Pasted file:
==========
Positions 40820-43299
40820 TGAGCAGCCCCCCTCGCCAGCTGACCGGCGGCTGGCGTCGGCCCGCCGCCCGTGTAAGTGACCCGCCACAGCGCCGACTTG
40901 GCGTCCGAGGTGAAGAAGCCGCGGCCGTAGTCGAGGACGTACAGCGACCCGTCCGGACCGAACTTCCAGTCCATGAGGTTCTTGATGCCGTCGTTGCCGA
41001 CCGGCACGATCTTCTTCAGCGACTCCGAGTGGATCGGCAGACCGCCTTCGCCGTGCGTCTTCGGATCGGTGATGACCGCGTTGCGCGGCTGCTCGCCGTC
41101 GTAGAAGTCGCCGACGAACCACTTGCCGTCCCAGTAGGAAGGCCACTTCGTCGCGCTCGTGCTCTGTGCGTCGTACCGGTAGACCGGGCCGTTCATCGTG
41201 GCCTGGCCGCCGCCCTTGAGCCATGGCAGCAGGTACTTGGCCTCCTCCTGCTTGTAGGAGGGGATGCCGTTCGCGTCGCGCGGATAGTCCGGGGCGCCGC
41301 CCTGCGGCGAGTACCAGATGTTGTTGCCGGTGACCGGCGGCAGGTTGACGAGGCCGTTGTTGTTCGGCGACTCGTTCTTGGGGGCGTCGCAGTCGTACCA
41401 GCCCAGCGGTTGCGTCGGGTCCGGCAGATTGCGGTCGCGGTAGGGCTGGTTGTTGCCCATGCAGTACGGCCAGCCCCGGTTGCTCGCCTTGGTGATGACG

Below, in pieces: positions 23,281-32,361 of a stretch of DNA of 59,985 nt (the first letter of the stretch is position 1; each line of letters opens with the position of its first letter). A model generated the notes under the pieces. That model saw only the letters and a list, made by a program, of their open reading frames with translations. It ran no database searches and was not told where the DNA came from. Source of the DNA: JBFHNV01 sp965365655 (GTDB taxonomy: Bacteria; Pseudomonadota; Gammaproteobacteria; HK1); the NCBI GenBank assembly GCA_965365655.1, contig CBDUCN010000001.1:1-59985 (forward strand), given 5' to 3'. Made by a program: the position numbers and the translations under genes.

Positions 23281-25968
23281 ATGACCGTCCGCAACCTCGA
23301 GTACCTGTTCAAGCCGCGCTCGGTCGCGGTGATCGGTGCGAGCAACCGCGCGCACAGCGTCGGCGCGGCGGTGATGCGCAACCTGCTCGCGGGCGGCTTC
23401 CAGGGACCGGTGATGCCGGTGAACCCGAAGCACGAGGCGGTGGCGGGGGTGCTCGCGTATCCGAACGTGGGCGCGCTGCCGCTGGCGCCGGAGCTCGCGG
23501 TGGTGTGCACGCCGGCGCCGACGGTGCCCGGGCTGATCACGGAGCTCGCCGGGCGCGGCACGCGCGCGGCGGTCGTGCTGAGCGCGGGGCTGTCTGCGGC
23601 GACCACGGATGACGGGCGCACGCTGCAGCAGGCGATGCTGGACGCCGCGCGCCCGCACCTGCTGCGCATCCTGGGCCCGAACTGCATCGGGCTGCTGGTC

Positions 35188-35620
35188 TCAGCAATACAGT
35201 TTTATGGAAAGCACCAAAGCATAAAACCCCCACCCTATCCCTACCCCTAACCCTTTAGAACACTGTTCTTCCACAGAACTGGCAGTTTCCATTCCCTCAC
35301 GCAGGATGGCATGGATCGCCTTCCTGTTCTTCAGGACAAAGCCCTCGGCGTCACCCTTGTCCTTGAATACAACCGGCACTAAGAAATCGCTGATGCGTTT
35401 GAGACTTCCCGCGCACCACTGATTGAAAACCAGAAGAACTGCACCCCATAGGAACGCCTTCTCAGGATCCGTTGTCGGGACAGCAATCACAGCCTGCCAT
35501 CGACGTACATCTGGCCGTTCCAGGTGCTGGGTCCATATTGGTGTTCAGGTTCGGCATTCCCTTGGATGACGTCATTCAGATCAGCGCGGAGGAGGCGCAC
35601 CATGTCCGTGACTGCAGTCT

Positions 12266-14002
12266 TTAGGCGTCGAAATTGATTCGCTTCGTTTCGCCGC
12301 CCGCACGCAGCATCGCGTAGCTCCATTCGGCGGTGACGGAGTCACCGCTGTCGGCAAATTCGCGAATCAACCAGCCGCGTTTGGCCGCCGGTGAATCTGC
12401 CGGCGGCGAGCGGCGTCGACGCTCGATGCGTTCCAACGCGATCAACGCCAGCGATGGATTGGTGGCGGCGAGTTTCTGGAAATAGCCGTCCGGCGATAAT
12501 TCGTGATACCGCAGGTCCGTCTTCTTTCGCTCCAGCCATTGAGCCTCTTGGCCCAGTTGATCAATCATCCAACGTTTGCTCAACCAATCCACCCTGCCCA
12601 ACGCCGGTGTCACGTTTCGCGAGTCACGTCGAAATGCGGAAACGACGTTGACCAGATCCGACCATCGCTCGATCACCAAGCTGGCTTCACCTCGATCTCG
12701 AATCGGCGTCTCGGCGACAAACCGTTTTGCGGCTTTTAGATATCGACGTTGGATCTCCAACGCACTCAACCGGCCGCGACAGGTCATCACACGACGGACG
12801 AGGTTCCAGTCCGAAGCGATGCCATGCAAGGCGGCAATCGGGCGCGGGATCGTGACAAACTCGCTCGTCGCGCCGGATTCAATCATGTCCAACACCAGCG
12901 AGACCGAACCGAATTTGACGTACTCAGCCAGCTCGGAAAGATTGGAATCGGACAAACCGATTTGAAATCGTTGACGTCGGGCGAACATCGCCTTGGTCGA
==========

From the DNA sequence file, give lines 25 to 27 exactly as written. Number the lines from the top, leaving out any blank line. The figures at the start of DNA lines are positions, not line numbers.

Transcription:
12301 CCGCACGCAGCATCGCGTAGCTCCATTCGGCGGTGACGGAGTCACCGCTGTCGGCAAATTCGCGAATCAACCAGCCGCGTTTGGCCGCCGGTGAATCTGC
12401 CGGCGGCGAGCGGCGTCGACGCTCGATGCGTTCCAACGCGATCAACGCCAGCGATGGATTGGTGGCGGCGAGTTTCTGGAAATAGCCGTCCGGCGATAAT
12501 TCGTGATACCGCAGGTCCGTCTTCTTTCGCTCCAGCCATTGAGCCTCTTGGCCCAGTTGATCAATCATCCAACGTTTGCTCAACCAATCCACCCTGCCCA